Marsaglia joins first-time winner club
Glenwood Springs, CO Colorado
BEAVER CREEK, Colorado – Welcome to the New Guy Club, also known as the Birds of Prey World Cup super-G race.
For the fifth time in 10 years, and nine races over that span, Beaver Creek’s super-G was conquered by a first-time World Cup winner as Italy’s Matteo Marsaglia notched his first World Cup triumph Saturday with a time of 1 minute, 14.68 seconds, followed Norway’s Aksel Lund Svindal (1:14.95) and Austria’s Hannes Reichelt (1:15.38).
“Amazing,” Marsaglia said. “It’s my first victory, my first podium. I know I can do it on this slope. I really like this slope. … After inspection today, I was liking a lot this setting. I tried to push everything, more than 100 percent, for sure.”
That’s two wins in as many days for the Italians, as Christof Innerhofer took the downhill Friday. Marsaglia was ninth in last weekend’s Lake Louise, Alberta, super-G. His two best previous finishes had been fourth places in Sochi, Russia, (super-combined) and Schladming, Austria, (super-G) last season.
If one believes in omens, those are good places to have the best finishes of a young career – Schladming, site of this season’s World Alpine Ski Championships; Sochi, the home of the 2014 Winter Olympics; and Beaver Creek, the host of the 2015 Worlds.
Marsaglia skied 12th and took the lead from Reichelt. And there he sat and sat and sat on the hot seat. France’s Alexis Pinturault had a particularly fast start before ending as a DNF. Marsaglia’s teammate Peter Fill was the last serious challenge from the top 30 before he made a mistake on Screech Owl.
“I’m still nervous,” said Marsaglia, while watching racers wearing 40s and higher. “I’m waiting for the end.”
It’s official, Matteo.
And he is the second first-time winner in super-G at Birds of Prey in as many years – Switzerland’s Sandro Viletta won this race last year for his first tour triumph. That’s also five times a newbie has won in the last nine runnings of the discipline, dating back to 2003 – super-G was not contested in 2006. Ironically, Reichelt, Saturday’s bronze medalist, “repeated” here in 2005, with his first win, and 2007, his second.
As for why first-time winners tend to break out at the Beaver Creek super-G, Svindal has a theory.
“There are a lot of risks. It’s a high tempo. It’s very easy to go out,” said Svindal, who has the 2008 Birds of Prey super-G as one of his 18 World Cup wins. “I think that’s why younger guys starting in the front risk a lot because they’re like, ‘This is going to work or it’s not going to work.’ It might be less than a 50-50 chance, but they go for it. I think if you look at the stats, we have a lot guys doing that.”
Svindal definitely qualifies as an authority all things ski racing these days. He swept the Lake Louise downhill and super-G last weekend, and he’s finished second in those same events here. That’s vaulted him into the World Cup overall lead with 360 points, 140 ahead of American Ted Ligety, who had an impressive fourth-place finish in Saturday’s super-G.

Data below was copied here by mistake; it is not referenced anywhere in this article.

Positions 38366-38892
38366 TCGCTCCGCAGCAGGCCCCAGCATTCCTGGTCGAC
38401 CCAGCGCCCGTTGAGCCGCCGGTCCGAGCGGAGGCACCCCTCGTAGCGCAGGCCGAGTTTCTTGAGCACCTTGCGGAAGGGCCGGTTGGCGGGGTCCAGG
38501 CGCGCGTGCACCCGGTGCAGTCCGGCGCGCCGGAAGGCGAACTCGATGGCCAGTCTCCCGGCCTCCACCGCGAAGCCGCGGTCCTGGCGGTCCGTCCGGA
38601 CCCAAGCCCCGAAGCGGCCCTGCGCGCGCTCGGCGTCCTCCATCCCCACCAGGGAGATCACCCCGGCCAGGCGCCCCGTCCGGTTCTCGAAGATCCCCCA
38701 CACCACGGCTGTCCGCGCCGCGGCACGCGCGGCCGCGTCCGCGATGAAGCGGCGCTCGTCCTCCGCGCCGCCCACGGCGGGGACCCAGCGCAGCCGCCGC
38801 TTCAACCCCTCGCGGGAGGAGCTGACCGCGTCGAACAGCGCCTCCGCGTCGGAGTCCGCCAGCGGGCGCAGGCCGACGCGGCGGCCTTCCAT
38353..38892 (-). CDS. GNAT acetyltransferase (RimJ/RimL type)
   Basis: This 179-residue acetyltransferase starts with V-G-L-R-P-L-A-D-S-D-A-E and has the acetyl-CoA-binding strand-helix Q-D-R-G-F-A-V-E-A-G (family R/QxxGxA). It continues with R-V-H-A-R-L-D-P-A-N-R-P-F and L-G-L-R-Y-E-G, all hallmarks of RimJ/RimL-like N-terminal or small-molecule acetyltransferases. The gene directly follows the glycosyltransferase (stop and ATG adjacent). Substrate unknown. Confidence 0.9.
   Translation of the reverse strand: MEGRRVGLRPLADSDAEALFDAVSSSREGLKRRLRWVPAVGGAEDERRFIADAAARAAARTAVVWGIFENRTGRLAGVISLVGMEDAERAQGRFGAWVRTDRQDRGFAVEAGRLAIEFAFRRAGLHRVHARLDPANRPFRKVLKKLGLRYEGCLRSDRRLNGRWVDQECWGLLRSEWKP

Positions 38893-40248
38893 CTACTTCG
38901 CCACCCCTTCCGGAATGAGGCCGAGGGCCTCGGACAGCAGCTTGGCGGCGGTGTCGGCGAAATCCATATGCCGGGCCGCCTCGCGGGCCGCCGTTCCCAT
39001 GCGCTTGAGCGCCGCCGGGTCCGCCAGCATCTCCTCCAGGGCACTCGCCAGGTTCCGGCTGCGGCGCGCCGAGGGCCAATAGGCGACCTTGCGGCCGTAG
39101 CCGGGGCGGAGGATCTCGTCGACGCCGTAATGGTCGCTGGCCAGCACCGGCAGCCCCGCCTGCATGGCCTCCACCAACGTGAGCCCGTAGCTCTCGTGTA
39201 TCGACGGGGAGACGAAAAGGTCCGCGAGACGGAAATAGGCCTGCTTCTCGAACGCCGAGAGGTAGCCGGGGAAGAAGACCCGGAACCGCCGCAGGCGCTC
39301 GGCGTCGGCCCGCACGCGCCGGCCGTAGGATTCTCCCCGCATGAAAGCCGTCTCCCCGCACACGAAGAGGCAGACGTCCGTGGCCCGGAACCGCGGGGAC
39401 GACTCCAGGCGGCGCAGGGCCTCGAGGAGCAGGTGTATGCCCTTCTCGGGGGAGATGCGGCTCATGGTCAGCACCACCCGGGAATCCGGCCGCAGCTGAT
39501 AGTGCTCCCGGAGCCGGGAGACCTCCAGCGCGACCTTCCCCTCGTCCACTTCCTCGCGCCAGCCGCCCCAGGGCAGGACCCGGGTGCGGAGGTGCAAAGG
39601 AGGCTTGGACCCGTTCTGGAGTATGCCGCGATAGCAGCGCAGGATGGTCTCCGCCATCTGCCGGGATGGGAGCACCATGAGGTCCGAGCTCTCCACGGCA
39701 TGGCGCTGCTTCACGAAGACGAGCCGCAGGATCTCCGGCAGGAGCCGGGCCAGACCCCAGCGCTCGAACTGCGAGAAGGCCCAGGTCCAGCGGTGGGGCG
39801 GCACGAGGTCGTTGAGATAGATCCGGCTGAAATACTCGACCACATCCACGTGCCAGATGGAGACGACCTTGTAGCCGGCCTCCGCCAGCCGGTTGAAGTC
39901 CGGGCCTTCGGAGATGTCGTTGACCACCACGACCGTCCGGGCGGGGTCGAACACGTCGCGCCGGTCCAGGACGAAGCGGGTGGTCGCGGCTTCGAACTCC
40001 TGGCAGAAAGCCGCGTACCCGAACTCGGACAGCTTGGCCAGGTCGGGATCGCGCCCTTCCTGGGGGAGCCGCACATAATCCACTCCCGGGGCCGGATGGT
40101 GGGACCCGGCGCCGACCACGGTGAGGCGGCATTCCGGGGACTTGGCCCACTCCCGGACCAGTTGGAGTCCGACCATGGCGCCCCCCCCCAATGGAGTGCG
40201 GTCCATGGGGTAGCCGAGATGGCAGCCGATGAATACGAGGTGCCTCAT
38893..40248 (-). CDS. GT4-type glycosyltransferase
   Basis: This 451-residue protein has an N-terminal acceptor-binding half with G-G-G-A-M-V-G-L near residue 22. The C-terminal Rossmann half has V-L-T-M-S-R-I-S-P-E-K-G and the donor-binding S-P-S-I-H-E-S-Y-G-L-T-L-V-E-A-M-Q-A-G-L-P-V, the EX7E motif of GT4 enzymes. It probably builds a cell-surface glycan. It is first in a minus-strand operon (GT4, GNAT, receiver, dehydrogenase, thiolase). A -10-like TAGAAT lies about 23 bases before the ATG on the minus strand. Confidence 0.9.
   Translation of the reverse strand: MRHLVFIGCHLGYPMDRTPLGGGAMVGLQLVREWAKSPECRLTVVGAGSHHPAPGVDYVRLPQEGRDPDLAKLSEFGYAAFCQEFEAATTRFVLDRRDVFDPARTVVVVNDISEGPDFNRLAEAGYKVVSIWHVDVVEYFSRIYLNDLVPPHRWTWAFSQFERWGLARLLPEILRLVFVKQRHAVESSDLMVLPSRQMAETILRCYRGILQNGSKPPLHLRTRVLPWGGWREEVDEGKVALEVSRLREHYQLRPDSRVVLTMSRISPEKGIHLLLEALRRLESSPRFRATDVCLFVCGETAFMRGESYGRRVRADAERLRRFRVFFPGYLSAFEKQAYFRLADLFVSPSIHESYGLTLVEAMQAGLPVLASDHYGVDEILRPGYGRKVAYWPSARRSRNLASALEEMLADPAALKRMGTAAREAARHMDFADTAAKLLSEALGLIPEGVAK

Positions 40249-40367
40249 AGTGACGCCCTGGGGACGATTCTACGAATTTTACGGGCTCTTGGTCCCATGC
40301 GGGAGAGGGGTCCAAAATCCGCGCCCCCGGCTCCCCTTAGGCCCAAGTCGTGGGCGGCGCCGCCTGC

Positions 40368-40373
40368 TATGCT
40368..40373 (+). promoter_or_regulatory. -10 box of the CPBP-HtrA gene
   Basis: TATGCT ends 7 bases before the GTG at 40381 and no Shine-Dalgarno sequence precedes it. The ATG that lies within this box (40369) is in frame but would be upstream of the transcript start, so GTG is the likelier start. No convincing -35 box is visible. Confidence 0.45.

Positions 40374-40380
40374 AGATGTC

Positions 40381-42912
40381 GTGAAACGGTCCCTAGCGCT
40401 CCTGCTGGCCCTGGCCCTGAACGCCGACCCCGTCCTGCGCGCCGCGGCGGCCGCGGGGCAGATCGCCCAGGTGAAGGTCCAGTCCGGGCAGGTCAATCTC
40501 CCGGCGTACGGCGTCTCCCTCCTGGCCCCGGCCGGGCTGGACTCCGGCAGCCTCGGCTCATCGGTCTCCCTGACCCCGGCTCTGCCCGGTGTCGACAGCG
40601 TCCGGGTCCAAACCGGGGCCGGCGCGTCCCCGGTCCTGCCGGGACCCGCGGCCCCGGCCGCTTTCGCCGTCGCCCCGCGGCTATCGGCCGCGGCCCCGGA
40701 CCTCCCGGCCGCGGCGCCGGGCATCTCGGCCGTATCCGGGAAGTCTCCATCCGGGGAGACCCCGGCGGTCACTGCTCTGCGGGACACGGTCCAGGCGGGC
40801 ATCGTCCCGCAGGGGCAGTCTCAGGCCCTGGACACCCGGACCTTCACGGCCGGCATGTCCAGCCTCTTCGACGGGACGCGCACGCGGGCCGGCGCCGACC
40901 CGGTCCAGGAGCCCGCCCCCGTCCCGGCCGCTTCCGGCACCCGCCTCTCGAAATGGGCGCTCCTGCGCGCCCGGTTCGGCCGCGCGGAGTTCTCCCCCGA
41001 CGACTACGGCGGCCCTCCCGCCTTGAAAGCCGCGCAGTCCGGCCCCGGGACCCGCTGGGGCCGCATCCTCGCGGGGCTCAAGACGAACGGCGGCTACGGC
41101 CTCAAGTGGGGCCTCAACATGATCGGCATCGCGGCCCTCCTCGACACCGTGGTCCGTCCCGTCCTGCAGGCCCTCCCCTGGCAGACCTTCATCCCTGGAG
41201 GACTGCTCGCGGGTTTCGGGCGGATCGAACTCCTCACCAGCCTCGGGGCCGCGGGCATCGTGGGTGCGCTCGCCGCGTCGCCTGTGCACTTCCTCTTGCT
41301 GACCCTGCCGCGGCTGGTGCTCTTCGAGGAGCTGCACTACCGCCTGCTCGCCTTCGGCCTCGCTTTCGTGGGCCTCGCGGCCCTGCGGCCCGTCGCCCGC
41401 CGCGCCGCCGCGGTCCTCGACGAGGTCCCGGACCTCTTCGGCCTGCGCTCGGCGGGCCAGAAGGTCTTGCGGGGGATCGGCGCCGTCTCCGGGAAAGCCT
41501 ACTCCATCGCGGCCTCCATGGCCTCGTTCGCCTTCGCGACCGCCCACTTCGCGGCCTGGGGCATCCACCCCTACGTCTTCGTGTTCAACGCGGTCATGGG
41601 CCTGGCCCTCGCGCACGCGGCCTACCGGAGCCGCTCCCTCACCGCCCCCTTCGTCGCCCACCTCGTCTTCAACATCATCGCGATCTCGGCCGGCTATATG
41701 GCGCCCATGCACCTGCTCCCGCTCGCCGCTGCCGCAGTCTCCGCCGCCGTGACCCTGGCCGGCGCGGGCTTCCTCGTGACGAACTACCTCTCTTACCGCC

“It’s good. I’m enjoying it,” the Norwegian said. “Sometimes, you win. Sometimes, you’re third or fourth. The race happens with the fight for the top few places. If you’re there, it’s a good day.”
Svindal’s chance for a win likely went by the boards with a small error on Screech Owl. That turn threw a lot of the field into a bad line for the Golden Eagle Jump, the third-to-last of the course, and the ensuing compression, appropriately known as The Abyss.
While Svindal was perfectly clear that Saturday’s course was fair when asked, that section was tough for him.
“I thought the gates were set to make the rolls as tough as possible, especially on the bottom,” he said. “I think I had a great line going through that – I carried a lot of heat- but I couldn’t keep the skis on snow because I was hitting terrain instead of snow.”
Reichelt is the latest Austrian to fall in love with Beaver Creek. His “worst” finish in a Birds of Prey super-G during his career has been 13th in 2010. Otherwise, his finishes have been first, first, 10th, fifth and third.
“I like this course, especially in super-G,” Reichelt said. “If I had bad races before, I can come here to the super-G and do a good race. That’s really fun. It’s nice that this discipline is on the [schedule]. It helps me get in shape.
“It was a really tough course. I had two big mistakes, especially at the bottom. At the compression, I was too straight and lost too much time on Marsaglia. That’s the seven-tenths [of a second].”
Support Local Journalism
Support Local Journalism
Readers around Glenwood Springs and Garfield County make the Post Independent’s work possible. Your financial contribution supports our efforts to deliver quality, locally relevant journalism.
Now more than ever, your support is critical to help us keep our community informed about the evolving coronavirus pandemic and the impact it is having locally. Every contribution, however large or small, will make a difference.
Each donation will be used exclusively for the development and creation of increased news coverage.
Start a dialogue, stay on topic and be civil.
If you don't follow the rules, your comment may be deleted.
User Legend: Moderator Trusted User
A report released this month by the Center for Colorado River Studies says that in order to sustainably manage the river in the face of climate change, officials need alternative management paradigms and a different way of thinking compared with the status quo. Estimates about how much water the Upper Colorado River Basin states will use in the future are a problem that needs rethinking, according to the white paper.